Netflix Uses Good Cinema to Drive Good Business
Illustration by Ayo Arogunmati/ROMA
There is a scene about halfway through Roma that captures the imagination and creativity of the director, Alfonso Curon. It was the love scene with Cleo and Fermin. Shot in black and white, Curon creates an intimate scene with the two characters, using light to enhance the shadows and creating a contrast between the two characters.
Roma, a film directed by Alfonso Cuaron, who also produced and co-edited the film, was set in the early 1970’s. A semi-autobiography, it is based on Cuaron’s upbringing in a middle-class home in Colonia Roma. The film is a tale about the relationship between a housemaid and a nuclear family. Apart from the stunning display of cinematography and direction, what is not lost throughout the film is the focus on the housemaid and her role as the second mother to the children in the film. Cuaron, whether intimately aware of his focus, used his film as an empathy machine to challenge our ideas about story-telling and what story needs to be told.
Roma, the Oscar nominated film was expected to win the 2019 Best Picture Award at the Oscars. Roma did not win, losing to the film Greenbook. Industry experts were stunned by the defeat given the marketing dollars that was spent to “buy” a win at the Oscars. Netflix has an Oscars Awards department, with the goal to support worthy films that have a chanceto win best film. Initial marketing and advertising estimates was for the amount of $25 million with the likelihood of the amount being closer to $60 million. The film was made for $15 million and it realized only $4 million at the box office. A return on investment that pales in comparison to the total cost incurred to produce and market the film.
Netflix, given its vast amounts of data on consumers knows which films will dazzle audiences and also generate a return on investment. Yet, we have this incongruence whereby Netflix ignores the data and incurs a significant amount in production and marketing, only to realize a 5% return at the box office. While the tactics of paying to win an award defeats the purpose of making art, I have come to conclusion that this is a good approach to actually make the film matter to the middle of the curve, otherwise known as the mass market. This business model, in which the advertising dollars increases awareness and ubiquity is not new and might actually allow more people who otherwise would not care about the film, to go and see the film.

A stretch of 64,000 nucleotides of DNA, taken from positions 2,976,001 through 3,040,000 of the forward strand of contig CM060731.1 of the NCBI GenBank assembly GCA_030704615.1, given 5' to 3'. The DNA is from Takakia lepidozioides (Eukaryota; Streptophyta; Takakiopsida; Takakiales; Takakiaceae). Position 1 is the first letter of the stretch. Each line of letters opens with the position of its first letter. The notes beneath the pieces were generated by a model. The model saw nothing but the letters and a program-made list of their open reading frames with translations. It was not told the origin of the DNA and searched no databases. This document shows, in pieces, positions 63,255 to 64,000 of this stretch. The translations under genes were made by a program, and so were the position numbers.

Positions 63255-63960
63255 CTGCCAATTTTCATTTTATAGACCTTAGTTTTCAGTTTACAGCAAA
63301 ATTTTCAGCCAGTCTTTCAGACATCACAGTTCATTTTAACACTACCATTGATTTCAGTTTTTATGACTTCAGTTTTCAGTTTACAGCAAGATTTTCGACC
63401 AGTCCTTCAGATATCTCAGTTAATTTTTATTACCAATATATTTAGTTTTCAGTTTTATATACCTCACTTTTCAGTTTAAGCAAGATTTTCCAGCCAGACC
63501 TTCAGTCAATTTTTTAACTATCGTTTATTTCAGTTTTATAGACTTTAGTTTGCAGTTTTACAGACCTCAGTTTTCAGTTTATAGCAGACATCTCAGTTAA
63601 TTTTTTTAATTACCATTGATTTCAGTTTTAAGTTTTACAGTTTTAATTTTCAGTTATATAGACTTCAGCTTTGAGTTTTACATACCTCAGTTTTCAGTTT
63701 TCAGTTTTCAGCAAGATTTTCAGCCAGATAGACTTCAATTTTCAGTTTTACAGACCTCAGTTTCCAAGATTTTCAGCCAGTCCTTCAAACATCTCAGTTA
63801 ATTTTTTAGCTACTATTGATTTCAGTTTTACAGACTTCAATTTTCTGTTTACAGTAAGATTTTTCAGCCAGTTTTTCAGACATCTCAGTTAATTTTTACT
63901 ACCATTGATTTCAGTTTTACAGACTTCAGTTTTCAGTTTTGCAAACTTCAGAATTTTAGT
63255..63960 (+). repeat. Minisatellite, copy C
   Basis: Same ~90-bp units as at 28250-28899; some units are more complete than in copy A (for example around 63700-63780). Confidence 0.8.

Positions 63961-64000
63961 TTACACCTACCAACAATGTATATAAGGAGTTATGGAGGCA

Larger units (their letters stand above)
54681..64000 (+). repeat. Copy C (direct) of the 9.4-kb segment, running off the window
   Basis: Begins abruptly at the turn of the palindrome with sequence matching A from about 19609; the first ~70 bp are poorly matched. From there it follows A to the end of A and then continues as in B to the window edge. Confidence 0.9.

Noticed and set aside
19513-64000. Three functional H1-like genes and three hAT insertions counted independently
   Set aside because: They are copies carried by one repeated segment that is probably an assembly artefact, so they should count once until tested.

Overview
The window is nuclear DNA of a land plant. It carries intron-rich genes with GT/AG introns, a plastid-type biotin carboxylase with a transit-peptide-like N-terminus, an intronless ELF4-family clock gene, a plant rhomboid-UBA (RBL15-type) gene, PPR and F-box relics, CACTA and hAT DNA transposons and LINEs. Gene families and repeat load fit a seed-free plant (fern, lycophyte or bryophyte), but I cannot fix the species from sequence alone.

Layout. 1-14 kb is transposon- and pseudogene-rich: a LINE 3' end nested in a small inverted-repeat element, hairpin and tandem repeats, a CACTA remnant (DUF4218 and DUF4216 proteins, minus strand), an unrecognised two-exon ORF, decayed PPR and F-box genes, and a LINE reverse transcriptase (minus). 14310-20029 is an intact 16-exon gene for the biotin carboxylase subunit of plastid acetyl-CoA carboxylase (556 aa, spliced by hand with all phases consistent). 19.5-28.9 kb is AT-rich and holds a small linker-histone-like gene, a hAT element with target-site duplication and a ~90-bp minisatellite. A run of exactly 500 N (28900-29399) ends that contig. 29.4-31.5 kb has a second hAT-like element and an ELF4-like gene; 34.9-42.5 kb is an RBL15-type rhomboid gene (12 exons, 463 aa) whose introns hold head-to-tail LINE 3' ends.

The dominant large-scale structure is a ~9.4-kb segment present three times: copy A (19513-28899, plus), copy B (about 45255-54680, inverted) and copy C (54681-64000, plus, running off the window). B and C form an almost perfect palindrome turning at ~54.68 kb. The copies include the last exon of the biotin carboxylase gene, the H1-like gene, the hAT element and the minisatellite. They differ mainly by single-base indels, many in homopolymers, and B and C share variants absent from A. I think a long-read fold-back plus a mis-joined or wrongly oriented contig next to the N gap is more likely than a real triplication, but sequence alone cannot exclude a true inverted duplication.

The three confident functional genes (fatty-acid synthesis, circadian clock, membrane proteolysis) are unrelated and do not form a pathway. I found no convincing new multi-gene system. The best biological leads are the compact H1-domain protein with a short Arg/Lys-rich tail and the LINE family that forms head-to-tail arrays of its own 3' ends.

Nollywood film industry is often criticized for its lack of sophistication. I have been guilty of criticizing the stories, direction, cinematography and artistic integrity of the films. While there should be more of the hidden stories in Nollywood films, such as that shared by Cuaron through his film Roma, we have to recognize the costs associated not only with the production but the fight to grab the middle of the curve by these films. There is chicken and an egg problem in making Hidden Stories – make the film, then find the audience, or do it in reverse.
Netflix, I believe, has opened the door just enough for the creator to engage in telling more hidden stories. It is unlikely that Nollywood will play a game of negative returns on investment, so what the creative in that industry must do is find the right story and tell it well. Netflix will engage if there is possibility to get to the middle of the curve to attract more subscribers, not necessarily more theatre guests. The business model was buried in the story of Roma. Netflix obtained 9 million new customers in the last three months of 2018. To recover the cost of production for the film Roma, it only needed 5.1 million new subscribers. So, for the creative, the process is to make the film, the empathetic version, then let Netflix or the incoming competitors assist with finding the audience who may be theatre customers but more importantly are subscribers to the platform.